[Y]Xpress: Why Sakshi Maharaj Saying He’s A ‘Muslim’ Is Not OK

Posted on June 16, 2015 in News

By Arati Nair

Ever since the Narendra Modi-led NDA government assumed power at the helm, loose cannons of the right wing political affiliation have been working overtime to further their sectarian agenda. That, they are relentlessly pursuing non-issues to achieve the same has been evident from the start. Sakshi Maharaj, Sadhvi Niranjan Jyoti, Yogi Adityanath and others of their ilk deem it their obligation to paint every governmental decision in hues of saffron.

sakshi maharaj

The upcoming ‘International Yoga Day’ found itself in the midst of a storm, when several sections of the Muslim community in India voiced their opposition to the government’s allegedly dubious resolve to promote yoga, even among minorities. Notorious for his misogynistic and callous statements in the past, Sakshi Maharaj was quick to capitulate on the opportunity and claim that ‘he was a true Muslim and Prophet Mohammed was the biggest practitioner of yoga.’ He went on to add — “In Islam, the biggest name is that of Mohammed and I think Mohammed saab is a great yogi. I think that a Muslim is one with ‘iman’, thus a Mussalman. I am a true Muslim.

In a broader sense, such statements, besides trivializing the concerns of some sections of the populace, also undermine the sanctity of the BJP’s election tagline, ‘Sabka Saath, Sabka Vikas’. In this particular instance, a delegation of the Muslim community expressed solidarity with the government’s programme for Yoga Day, after the contentious Surya Namaskar was scrapped from the list of asanas to be performed on June 21. Earlier, some Muslim groups had opposed it on grounds of Islam not allowing its followers to bow before anyone, except ‘Allah’. The matter should have ended there.

Unfortunately, certain fringe elements of the BJP could not let sleeping dogs lie. When Sakshi Maharaj says that he thinks Mohammad ‘saab’ was a great yogi, he questions the validity of concerns raised by the Muslim community. His condescending reference to the Prophet as the biggest practitioner of yoga is yet another failed tactic to justify the unilateral decision of the centre in this regard. Going one step ahead, he flagrantly declares himself a ‘true’ Muslim, failing to comprehend the complexities of theological thought accorded to different faiths. Along similar lines, last year Sadhvi Niranjan Jyoti sought to inflame communal tensions by tagging non-Hindus ‘haramzaade’.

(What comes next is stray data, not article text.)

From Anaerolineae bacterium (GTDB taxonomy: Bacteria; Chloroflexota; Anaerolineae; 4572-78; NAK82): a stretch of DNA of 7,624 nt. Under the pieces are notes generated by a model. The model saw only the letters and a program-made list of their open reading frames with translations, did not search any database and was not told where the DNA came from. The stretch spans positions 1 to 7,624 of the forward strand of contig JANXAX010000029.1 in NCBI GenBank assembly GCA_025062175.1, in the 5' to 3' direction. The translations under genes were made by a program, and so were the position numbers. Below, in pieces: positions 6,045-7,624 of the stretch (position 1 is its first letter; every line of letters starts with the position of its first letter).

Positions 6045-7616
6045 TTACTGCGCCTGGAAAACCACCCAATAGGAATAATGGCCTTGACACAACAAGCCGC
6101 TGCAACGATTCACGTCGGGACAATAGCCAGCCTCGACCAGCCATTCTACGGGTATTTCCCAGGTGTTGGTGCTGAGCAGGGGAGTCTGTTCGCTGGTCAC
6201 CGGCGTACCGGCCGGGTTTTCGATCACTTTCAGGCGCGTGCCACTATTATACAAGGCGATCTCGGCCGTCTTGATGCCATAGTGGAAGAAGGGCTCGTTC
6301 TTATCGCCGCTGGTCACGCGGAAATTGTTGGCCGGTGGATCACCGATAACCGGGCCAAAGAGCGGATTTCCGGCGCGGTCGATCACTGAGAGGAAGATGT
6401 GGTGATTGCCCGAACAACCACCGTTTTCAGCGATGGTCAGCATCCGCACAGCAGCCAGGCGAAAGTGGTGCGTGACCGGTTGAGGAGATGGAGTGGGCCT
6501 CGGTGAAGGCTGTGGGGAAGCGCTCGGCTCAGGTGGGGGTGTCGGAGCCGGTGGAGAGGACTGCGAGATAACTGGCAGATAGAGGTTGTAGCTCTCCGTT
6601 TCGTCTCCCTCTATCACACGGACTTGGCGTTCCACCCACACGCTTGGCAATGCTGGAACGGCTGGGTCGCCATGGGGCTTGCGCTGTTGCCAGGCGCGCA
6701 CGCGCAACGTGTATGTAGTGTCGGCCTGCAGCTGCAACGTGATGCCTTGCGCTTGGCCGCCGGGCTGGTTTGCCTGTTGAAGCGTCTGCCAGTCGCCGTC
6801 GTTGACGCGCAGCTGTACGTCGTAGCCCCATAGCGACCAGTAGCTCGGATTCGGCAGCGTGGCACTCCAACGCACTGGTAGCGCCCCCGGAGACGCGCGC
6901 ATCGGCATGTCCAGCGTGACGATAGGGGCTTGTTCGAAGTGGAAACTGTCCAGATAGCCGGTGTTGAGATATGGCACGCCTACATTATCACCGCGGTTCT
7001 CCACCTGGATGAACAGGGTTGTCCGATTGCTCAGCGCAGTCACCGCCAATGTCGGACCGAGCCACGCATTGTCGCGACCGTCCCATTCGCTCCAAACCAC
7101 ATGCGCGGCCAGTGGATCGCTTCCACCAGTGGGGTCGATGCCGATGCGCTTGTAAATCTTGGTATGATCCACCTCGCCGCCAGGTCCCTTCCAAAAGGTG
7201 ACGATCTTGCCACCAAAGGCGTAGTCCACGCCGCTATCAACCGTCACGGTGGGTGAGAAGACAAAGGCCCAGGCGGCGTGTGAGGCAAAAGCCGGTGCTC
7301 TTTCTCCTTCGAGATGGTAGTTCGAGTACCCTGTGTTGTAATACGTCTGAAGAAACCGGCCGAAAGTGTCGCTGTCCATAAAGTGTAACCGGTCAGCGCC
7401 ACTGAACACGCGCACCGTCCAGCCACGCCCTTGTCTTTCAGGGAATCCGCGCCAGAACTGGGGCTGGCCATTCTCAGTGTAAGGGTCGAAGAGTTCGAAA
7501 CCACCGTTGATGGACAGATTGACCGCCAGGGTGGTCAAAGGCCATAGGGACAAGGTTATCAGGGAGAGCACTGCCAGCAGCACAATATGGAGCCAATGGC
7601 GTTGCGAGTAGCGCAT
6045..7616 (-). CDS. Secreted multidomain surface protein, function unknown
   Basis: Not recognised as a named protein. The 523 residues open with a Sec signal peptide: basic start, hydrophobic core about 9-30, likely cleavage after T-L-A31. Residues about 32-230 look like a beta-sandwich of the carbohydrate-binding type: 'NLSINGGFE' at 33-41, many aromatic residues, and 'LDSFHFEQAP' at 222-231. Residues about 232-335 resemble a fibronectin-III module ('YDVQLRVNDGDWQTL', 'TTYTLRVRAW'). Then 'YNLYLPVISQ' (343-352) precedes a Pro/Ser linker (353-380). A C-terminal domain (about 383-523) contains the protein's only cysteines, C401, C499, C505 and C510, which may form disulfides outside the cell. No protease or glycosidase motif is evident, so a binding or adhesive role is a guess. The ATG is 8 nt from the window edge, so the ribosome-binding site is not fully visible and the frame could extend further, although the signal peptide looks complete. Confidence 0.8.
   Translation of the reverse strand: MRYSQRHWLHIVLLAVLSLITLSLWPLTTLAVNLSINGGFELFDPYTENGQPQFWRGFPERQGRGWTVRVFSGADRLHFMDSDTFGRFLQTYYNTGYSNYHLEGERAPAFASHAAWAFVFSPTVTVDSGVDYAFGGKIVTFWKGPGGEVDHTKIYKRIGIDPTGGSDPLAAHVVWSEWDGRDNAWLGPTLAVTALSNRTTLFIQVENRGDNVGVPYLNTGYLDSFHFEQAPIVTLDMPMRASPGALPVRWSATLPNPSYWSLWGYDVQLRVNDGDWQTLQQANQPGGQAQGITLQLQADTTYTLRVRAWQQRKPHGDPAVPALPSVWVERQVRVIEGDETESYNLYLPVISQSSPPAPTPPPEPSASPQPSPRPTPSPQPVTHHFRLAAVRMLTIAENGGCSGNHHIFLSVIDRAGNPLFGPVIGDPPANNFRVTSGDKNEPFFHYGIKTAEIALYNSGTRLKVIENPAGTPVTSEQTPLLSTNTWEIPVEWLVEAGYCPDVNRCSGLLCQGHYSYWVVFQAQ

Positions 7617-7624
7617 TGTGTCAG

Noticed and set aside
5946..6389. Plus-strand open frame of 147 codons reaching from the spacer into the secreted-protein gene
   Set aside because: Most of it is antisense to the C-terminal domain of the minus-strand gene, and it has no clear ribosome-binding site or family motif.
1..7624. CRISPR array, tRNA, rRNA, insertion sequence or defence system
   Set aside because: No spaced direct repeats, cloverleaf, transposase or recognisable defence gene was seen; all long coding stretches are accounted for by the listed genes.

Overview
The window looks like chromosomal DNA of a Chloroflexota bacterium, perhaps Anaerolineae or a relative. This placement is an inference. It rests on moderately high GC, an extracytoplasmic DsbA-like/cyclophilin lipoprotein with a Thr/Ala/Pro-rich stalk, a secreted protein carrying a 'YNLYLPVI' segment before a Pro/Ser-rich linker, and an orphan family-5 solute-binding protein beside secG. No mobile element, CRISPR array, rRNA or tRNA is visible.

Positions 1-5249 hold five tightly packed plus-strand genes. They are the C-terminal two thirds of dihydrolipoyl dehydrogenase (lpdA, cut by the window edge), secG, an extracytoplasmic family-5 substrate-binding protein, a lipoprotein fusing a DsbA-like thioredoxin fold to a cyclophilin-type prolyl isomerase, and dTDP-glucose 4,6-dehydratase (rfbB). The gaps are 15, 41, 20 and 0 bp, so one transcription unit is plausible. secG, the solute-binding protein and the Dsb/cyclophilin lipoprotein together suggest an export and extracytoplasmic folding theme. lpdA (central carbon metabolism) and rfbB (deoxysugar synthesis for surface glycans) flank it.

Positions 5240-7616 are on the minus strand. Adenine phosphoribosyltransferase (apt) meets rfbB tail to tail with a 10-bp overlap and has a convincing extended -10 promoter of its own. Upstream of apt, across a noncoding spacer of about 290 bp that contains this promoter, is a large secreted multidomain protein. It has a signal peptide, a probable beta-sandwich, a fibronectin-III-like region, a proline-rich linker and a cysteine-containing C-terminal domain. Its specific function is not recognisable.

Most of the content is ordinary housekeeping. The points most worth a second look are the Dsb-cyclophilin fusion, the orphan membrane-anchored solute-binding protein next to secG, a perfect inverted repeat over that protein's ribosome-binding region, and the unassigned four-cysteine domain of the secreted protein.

The government has tried time and again to distance itself from such controversial persons with little success, as they are more than mere proponents of religion – they are parliamentarians, capable of influencing policy decisions. In their hands the state machinery could become a tool to proliferate the ideology of ‘Hindutva’, which seeks to establish the hegemony of Hindus and the Hindu way of life in a culturally diverse nation. This spells disaster for a macrocosm like India.

These individuals are playing to a select vote-bank gallery. Several pockets of our country are rife with communal tension- a boiling cauldron that only needs be tipped to let loose violence against its own people. The annals of India’s history are bloody with incidents of communal discord and rioting, instigated by hate speech and partisan beliefs. Sections 153(A) and 295(A) of the IPC have achieved little in de-fanging these venom-spewing entities. The 1984 Anti-Sikh riots, demolition of Babri Masjid, the Godhra pogrom, the Muzaffarnagar riots are all past wounds that haven’t healed still. To avoid a repetition, the government must rein in these controversial MPs who cannot exercise restraint or sensitivity.

For a party that boasts of the merits of a ’56-inch chest’ and a thumping mandate, this should not be a difficult task. Setting an example by warning, if not expelling, these zealots would restore the faith of minorities in this government. A democracy gains credence when its chosen representatives lend an ear to the murmurs of protest, amidst the general cacophony of acquiescence.

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